Lottie Mwale remembered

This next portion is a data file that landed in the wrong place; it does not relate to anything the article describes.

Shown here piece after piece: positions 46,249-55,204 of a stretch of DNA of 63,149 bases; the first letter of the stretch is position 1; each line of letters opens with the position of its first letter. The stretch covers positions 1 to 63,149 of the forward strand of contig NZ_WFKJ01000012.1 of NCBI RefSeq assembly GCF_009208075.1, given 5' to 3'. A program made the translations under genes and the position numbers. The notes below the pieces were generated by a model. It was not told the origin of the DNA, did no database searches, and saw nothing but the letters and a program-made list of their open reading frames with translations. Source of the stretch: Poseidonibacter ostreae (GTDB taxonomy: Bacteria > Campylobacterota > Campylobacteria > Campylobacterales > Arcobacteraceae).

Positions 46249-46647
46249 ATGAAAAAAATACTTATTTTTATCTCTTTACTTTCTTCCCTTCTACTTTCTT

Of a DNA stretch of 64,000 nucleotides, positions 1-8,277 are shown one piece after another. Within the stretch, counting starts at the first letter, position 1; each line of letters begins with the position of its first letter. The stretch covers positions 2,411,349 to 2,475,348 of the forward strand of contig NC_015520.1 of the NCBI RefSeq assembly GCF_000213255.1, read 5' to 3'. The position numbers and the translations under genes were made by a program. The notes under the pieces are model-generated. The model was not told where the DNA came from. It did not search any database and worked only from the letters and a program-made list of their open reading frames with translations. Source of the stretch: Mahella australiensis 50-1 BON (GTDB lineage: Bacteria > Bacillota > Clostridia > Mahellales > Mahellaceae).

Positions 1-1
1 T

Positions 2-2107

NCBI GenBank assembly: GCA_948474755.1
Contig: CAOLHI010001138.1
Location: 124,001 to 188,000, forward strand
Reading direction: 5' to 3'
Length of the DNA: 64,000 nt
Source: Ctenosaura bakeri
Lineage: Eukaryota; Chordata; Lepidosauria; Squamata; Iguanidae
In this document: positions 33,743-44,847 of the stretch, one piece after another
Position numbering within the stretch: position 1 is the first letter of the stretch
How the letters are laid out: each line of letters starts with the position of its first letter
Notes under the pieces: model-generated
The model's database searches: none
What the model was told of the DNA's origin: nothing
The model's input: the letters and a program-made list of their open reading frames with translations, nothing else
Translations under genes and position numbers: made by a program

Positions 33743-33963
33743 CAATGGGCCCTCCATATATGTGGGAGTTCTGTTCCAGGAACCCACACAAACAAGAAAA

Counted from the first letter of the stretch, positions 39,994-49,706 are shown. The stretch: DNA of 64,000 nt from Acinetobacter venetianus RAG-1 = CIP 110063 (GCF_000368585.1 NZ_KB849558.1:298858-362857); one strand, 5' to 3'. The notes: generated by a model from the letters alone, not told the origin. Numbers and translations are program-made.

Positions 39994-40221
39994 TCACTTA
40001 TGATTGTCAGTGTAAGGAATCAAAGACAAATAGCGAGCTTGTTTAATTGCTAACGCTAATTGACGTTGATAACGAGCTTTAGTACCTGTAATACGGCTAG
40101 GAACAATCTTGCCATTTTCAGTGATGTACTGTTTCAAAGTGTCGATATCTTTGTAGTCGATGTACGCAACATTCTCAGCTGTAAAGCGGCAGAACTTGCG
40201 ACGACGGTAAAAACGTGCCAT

THE devastating punches of a man that religiously dedicated his life to boxing, Lottie Mwale, were re-called yesterday, 11 years after his death. He remains Zambia’s boxing legend, the greatest. Lottie Mwale was fondly called “Gunduzani” which means ‘‘shake them’’ in the Chewa language of Eastern Province, and “Kaingo” meaning  the leopard. The World Boxing Council light-heavyweight, Commonwealth and African Boxing Union champion put Zambia on the world boxing map with a record 34 knock-outs in 53 fights. The Zambian legend died on October 18, 2005, aged 53, after a six-year battle with Parkinson’s- disease, resulting from constant blows to the head. The same disease claimed former world heavyweight boxing icon Muhammad Ali who died early this year. Zambia Professional Boxing and Wrestling Control Board (ZPBWCB) chairperson Nelson Sapi described Mwale as a boxer who fought with patriotism and raised the Zambian flag high. Sapi said Lottie’s hard work and dedication laid the foundation for Zambia’s success in boxing. “He fought like a true Zambian, each fight was as if it was his last. Mwale up to this day still remains our number one professional boxer who beat Zambian, African, Commonwealth and world boxing records. “We thank God Almighty for His kindness, love, forgiveness and mercy as Zambia and Africa celebrates Mwale’s life taken away 11 years ago,” he said. He said the current crop of male boxers should strive to beat Mwale’s record. “We have talented boxers but at times lack the fighting spirit. They should take a leaf from Mwale who, even after losing, still rose up and trained harder,” he said. Mwale’s widow, Astridah, said her late husband went out of his way to put Zambia on the world map because at times he would fight every month. “I would remember my late husband as our hero, a great son of the soil and the greatest boxer Zambia has ever produced. He sometimes fought twice in a month just to raise the bar in boxing. He was so passionate about boxing and predicted a successful boxing future for Zambia,” she said. She advised young boxers to instil discipline, hard work and passion in the sport. “Discipline is most important for every sportsman and woman. They need to realize that boxing is a sport where you cannot take anything for granted. The smallest margin of error alter your career and life. Put your heart into the sport which made my husband record success. “They should fight for perfection and have the will to win. Every boxer should start their career in amateur ranks as it is the nursery for professional boxing to become better champions in the future,” she said. Mwale had 53 fights, winning 44 and losing nine. Born in Kitwe on April 14, 1952, Mwale started his boxing career at Rhokana Amateur Boxing Club and first stepped in the ring aged 16. He later joined the Zambia Army-sponsored Green Buffaloes Boxing Club. In 1974, at the Commonwealth Games in New Zealand, Mwale outboxed his Scottish opponent Alexander ‘Cye’ Harrison to collect the light-middleweight gold medal on unanimous points decision. Mwale turned professional in April 1977 under Scorpio Promotions and fashioned a punch called the NPPP (Nuclear Power-Packed Punch). In 1990, he won the WBC International title against Ghanaian Ray Acquaye with an eighth round knockout in Lusaka. He however lost the belt in his first defence of the title to Virgil Hill of the United States in 1992 in Bismarck, North Dakota. He was African champion for over six years. Mwale hang up his gloves in 1994 but five years later, he suffered from poor co-ordination of the limbs and was diagnosed with Parkinson’s disease.

 

 

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